Just how revolutionary was the American Revolutionary War?
Pretty revolutionary, according to historian T. H. Breen, who has written a recently-published book examining the thinking that went on behind the American colonies’ break with the mother country.
What we call the American Revolution cannot be linked to a single moment such as the signing of the Declaration of Independence. Rather, it was a gradual shift in popular thinking about the relation between ordinary people and government power. The revolution was a process, contingent and open—ended, a complex move from revolution to Revolution. The new men took charge of community affairs before they became revolutionaries, before most of them even openly advocated national independence. They were caught up by the sudden collapse of British authority outside a few major port cities. They learned on the job, gaining a measure of self-confidence through the daily challenge of policing politically suspicious neighbors, recruiting Continental soldiers, overseeing the local militia, collecting taxes, and supplying soldiers with food and blankets. Source: The Slow Build Up to the American Revolution | Literary Hub
Government by the people — a concept we take for granted today — was not something that was widely thought of or necessarily popular in the eighteenth century. People needed a king, or some other God-given authority, to maintain a civil society.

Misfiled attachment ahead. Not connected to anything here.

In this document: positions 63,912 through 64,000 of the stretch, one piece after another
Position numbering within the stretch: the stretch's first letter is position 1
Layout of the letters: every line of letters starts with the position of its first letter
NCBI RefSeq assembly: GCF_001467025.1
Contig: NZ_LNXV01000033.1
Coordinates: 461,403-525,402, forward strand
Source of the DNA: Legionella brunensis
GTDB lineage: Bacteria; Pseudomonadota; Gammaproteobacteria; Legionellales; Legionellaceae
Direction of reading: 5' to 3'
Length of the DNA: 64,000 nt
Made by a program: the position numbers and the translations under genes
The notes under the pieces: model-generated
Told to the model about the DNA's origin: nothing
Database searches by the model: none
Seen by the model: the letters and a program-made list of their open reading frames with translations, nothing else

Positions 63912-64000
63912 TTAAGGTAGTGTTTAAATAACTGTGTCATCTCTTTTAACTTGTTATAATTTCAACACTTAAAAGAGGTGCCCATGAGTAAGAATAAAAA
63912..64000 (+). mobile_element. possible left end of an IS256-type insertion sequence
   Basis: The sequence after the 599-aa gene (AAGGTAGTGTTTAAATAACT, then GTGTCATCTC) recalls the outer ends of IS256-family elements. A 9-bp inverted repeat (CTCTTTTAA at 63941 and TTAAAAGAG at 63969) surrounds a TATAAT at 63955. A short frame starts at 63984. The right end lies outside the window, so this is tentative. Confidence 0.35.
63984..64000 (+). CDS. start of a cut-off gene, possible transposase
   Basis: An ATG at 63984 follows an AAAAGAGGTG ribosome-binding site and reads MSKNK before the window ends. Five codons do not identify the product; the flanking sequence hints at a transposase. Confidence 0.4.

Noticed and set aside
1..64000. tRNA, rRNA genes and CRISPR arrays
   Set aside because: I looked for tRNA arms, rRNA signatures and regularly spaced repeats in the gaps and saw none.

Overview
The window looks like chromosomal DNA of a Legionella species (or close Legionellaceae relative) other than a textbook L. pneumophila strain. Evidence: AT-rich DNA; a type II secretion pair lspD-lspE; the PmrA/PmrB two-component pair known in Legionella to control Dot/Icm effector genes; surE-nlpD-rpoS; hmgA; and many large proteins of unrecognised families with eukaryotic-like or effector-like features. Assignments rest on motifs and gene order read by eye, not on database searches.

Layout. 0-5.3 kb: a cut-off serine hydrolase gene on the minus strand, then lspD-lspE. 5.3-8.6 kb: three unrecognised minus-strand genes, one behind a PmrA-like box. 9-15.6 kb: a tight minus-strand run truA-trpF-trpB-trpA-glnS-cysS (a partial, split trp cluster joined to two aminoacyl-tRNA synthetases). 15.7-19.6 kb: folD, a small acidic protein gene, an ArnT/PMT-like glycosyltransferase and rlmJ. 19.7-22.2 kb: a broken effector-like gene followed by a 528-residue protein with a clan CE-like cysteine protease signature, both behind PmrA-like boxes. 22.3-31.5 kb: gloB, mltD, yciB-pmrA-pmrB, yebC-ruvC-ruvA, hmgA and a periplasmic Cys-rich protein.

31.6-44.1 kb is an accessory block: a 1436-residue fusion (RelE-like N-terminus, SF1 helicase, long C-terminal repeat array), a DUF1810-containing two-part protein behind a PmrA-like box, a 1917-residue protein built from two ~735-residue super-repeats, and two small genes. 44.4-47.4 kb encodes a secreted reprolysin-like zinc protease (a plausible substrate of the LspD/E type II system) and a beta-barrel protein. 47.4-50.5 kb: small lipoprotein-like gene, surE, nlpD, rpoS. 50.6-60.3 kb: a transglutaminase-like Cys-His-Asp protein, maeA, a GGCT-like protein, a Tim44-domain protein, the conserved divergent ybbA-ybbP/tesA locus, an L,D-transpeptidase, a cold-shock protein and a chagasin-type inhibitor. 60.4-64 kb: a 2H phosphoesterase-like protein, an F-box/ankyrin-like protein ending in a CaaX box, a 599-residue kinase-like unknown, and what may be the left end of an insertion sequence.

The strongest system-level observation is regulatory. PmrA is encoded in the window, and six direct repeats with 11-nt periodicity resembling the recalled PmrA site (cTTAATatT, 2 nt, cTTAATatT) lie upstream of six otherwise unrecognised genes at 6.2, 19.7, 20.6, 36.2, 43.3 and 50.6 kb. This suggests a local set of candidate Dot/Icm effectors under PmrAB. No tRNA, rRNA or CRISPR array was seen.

The fact that King George III and the English Parliament were acting in such an obviously contrary way to the interests and desires of the colonists destroyed this foundation of authority.
Breen argues that the changing political situation eventually produced a “new political culture.”
The driving force behind the creation of a regime based on the will of the people can be found in the quotidian experiences of managing local affairs, of actually participating in a political system in which ordinary Americans found that they had to negotiate power with other ordinary Americans, people who insisted that they were as good as any other member of civil society, in essence discovering a powerful sense of mutual equality that remains the rhetorical foundation of our political culture. A government by the people was not something that the revolutionaries could take for granted; it had to be discovered and then reaffirmed by living through a challenging period of political change.
Breen’s book is The Will of the People. He has written an article in LitHub.com (The Slow Build Up to the American Revolution | Literary Hub) that outlines some of his arguments, and it is well worth the few minutes it takes to read it.
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